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Detective Jake Gilford is skeptical when he hears Joss Wheeler say she believes her newly inherited house is haunted. He's a man of facts and hard evidence, and ghosts aren't on his radar screen. He's also a man, and Joss is a beautiful, if somewhat nutty, woman. Won over by her charms, he's mindful but not concerned about their racial differences. He promises to stay and help her unravel the mystery of the house, or whatever else she has that might need unraveling.
“I think my house is haunted. Either that, or I'm losing my mind.” The petite woman spoke matter-of-factly, a serious expression on her face.
Jake Gilford looked her over carefully, gauging his first impression. She was pretty, her caramel-colored skin slightly darker than his summer tan. Black-as-coal hair, in springy ringlets, touched her shoulders. Her eyes were a shade lighter, chocolate-colored, and definitely piercing as they gazed at him directly. She was a small woman, but shapely. He couldn't help but notice her nicely rounded breasts straining against her thin t-shirt, and the way her hips filled out a tight
pair of faded jeans. Which doesn't mean she's not a freaking nutcase. He smiled politely. “Miss Wheeler?”
“Of course I'm Jocelyn Wheeler,” she snapped, stepping back so he could come inside. “I phoned Chief Taylor about my situation. He assured me he'd send his best detective. I assume that'd be you, Detective…?” She shot him a look, which indicated her skepticism.
He forced another smile, and brushed past her, entering the old house. “Gilford. Jake Gilford. The Chief told me this was a special case. Something about he and your father being old friends—”
“They were. My father died a few months ago, and I'm here to settle his estate—the largest part of which is this house.”
He took in as much as he could of the huge, ornately furnished house. If she stood to inherit everything, she'd become a rich woman. He glanced at her—she fidgeted as she looked around, warily. A rich, nutty woman. “I'm sorry for your loss.”
She shrugged, crossed her arms and rubbed them, as if warding off a chill. “We weren't close.”
“Which explains why your father died a few months ago, and you're just now showing up.” He ran a finger over the porcelain statue of a zebra, which sat on a side table. There was a lot of wild animal paraphernalia. He wondered about the former occupant of the house. Big game hunter-type?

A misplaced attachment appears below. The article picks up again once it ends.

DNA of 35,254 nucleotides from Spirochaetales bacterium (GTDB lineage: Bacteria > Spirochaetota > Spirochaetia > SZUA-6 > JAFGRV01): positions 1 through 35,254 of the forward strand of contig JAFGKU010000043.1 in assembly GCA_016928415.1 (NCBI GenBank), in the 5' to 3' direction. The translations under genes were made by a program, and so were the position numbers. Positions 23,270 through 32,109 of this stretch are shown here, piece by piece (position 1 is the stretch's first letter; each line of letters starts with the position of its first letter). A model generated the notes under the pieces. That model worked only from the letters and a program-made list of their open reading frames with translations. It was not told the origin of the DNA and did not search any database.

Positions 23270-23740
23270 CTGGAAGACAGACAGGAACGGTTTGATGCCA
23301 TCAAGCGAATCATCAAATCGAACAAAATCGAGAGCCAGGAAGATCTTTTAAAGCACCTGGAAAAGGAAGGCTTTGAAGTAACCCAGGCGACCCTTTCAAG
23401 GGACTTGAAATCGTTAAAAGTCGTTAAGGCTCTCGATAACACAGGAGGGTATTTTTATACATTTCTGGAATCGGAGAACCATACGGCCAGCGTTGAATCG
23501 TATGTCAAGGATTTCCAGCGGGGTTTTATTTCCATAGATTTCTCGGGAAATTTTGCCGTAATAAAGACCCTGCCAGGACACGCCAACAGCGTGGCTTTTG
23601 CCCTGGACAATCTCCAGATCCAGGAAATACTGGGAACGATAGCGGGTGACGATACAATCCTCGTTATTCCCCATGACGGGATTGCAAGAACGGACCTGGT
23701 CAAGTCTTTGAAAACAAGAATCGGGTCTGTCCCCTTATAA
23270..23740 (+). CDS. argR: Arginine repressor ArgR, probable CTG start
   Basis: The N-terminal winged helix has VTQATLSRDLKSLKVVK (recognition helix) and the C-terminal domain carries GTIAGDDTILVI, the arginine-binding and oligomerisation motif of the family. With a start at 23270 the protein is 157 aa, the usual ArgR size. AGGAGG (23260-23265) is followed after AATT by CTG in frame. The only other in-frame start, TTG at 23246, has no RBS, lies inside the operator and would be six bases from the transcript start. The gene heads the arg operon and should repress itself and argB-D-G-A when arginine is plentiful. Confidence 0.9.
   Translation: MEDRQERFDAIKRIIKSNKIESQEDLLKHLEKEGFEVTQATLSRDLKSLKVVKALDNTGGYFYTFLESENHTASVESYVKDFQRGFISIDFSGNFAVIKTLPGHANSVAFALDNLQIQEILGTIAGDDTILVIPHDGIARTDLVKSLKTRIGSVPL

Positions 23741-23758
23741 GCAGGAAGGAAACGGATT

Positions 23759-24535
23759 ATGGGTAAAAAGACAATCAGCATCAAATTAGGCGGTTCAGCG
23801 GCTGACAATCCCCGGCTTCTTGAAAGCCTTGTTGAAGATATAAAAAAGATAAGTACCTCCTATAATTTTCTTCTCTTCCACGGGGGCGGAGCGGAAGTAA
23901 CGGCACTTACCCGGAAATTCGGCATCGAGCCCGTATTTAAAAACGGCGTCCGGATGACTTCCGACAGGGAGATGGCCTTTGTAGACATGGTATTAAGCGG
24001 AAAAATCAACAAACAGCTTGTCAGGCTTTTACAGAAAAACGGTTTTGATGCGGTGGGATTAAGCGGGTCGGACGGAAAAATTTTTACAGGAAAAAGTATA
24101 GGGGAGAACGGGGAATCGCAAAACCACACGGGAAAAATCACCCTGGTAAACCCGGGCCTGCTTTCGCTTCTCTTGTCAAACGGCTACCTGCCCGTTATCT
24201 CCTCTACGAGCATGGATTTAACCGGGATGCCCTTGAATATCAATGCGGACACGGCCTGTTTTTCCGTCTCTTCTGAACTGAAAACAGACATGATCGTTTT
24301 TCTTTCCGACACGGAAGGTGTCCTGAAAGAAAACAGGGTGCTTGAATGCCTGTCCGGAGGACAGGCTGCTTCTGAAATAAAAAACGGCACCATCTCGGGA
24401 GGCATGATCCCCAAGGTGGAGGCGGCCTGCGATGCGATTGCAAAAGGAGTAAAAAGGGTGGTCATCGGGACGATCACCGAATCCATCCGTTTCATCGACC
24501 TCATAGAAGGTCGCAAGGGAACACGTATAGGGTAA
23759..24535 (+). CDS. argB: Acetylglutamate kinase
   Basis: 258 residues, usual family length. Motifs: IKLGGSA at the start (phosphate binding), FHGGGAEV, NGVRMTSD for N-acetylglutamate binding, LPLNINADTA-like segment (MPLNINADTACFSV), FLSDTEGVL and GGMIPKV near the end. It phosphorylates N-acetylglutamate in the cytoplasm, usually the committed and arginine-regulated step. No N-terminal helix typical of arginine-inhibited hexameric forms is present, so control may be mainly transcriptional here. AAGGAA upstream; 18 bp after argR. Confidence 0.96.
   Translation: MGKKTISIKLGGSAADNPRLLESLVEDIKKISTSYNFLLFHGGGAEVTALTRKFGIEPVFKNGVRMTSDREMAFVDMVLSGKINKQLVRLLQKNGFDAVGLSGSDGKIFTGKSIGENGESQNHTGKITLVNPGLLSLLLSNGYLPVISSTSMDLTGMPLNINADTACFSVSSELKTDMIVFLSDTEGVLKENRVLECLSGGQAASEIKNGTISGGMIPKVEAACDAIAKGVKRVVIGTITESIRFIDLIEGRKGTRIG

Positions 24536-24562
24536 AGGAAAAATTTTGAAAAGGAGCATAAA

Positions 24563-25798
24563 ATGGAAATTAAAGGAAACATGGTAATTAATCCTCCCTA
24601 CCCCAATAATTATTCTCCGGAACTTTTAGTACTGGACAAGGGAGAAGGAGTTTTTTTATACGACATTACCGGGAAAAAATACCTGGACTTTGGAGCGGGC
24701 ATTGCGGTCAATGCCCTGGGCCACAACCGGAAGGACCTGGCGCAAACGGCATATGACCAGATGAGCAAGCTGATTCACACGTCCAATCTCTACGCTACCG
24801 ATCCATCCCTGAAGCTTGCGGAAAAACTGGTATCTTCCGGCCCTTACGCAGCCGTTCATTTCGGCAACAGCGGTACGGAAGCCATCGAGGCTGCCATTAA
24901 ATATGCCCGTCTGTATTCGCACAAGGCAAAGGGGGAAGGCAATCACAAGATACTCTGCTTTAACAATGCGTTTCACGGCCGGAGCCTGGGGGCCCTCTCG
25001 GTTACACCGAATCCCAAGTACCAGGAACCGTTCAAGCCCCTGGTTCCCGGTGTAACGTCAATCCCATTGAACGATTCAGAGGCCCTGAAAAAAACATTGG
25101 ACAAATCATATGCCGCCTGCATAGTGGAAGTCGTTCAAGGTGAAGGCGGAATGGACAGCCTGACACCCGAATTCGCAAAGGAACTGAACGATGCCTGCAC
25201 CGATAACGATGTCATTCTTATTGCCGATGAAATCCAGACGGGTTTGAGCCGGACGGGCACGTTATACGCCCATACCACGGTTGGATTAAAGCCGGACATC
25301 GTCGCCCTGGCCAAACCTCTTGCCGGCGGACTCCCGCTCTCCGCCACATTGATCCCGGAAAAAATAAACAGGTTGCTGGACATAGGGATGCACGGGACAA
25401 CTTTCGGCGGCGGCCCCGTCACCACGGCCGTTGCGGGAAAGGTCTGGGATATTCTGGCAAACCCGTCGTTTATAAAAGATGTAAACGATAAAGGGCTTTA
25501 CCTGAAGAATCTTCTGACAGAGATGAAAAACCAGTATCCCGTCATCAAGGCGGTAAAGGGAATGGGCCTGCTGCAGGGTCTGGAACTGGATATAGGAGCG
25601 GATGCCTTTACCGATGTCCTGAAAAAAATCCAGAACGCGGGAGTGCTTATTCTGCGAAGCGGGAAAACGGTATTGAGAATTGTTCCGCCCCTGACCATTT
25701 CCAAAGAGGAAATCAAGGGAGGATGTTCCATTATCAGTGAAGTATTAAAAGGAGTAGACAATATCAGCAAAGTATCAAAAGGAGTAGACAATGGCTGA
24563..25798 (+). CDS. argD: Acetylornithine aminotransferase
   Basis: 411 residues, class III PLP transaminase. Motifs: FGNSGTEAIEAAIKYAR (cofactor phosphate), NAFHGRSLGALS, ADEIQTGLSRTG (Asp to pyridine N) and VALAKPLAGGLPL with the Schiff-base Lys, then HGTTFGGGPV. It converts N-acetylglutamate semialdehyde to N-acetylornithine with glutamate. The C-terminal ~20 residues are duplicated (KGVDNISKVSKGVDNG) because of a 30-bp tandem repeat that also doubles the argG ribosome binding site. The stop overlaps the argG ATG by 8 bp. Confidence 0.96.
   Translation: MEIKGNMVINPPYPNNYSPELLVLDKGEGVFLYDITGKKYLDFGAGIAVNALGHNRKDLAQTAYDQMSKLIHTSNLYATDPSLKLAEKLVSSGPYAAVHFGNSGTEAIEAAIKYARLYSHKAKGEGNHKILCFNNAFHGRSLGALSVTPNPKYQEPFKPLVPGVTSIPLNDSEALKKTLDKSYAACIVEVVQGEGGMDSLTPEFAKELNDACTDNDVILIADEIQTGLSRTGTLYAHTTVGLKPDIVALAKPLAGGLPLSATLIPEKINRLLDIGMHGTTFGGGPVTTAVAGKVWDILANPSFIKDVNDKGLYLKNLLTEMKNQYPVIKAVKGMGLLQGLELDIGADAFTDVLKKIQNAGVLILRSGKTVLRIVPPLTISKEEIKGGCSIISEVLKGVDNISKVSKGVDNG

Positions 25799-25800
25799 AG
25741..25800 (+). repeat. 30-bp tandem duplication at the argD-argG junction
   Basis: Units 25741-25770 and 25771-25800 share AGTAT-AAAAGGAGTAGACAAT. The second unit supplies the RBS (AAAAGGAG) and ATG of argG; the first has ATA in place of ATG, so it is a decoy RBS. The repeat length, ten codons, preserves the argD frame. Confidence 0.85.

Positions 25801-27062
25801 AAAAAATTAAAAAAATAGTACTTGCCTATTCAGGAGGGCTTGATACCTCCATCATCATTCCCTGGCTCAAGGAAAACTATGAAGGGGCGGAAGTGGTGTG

“Actually, I didn't know he was my father until recently. He wrote me before his death.”
Jake arched his eyebrow, surprised. “You never knew him?”
“Nope. It was just Mama and me all those years. She told me bits and pieces when I asked, but never mentioned his name. We were happy, and I never asked too many questions. Imagine my surprise to get his letter.”
“Yeah.” He scratched his stubbled chin. Now he wished he hadn't been running late that morning, or had least taken time to shave. He often sported a three-day beard growth, and liked the way it made him look. But, judging by the way she gazed at him, he wondered if it made him look lazy to this beautiful woman who had a hint of a Southern twang in her voice. “Did he offer any explanation about why he stayed away?”
“Oh, sure.” She dropped into a large, overstuffed, brown leather chair, which dwarfed her small frame. “He said Mama understood, they both thought it was the right thing to do at the time. He'd been traveling through the south when they met, and had their thing. They kept in touch for a while, but when she found out she was pregnant—well, it was a problem. White man, black woman…you know. Some people still had prejudices back then.” She snorted. “Some people still have prejudices now.”
He had to chuckle at that. “No doubt. But in my opinion, it's one of the stupidest excuses I've ever heard. It's hard to believe your father had trouble accepting a half-black daughter. He apparently didn't have a problem sleeping with your mother.”
“People can be stupid.”
“As a cop, I understand that all too well. But I still find it strange.”
She cocked her head, and stared at him. “Why's it so hard to believe?”
Jake shifted uncomfortably from one foot to the other, finally decided to be honest. “Frankly, you're not too tough to look at, Miss Wheeler.” Her eyes widened, and he felt his face flush, but he continued, “I mean, you were probably a pretty cute baby. It was his loss, not seeing you grow up. Any man should be proud to have a daughter like you.”
She rose from the chair, and had to look up, nearly a foot, to meet his gaze. “I guess twenty-four years ago, he didn't think so. There was something about it being delicate in his line of work, but who knows? That might have been just a load of bull. Whatever the case, it seems when he found out he was dying, he wanted to make contact with me. Mama wasn't thrilled, especially when I told her I wanted to come here and stay in his house for awhile. It took a long time to convince her, and I didn't make it before he passed away.” She turned from him. “I would liked to have met him, but in some ways, this is easier.”
Her shoulders trembled. For an instant, Jake wanted to reach out and comfort her. Political correctness got the best of him and, hanging back, he chose his next words carefully. “There's something strange going on in the house, here?”
With a quick swipe of her forearm over her eyes, she turned back to him. “Oh, yeah. It's more than all the creepy animal statues, too. I hear noises in the night. Not just animals, though there's plenty of growling. I've heard trains, boat horns—all kinds of loud, out of place, sounds.”
“I can see why you'd be on edge.” He hoped his tone was soothing, placating.
“I'm not on edge, Detective Gilford. I'm fucking scared shitless.”
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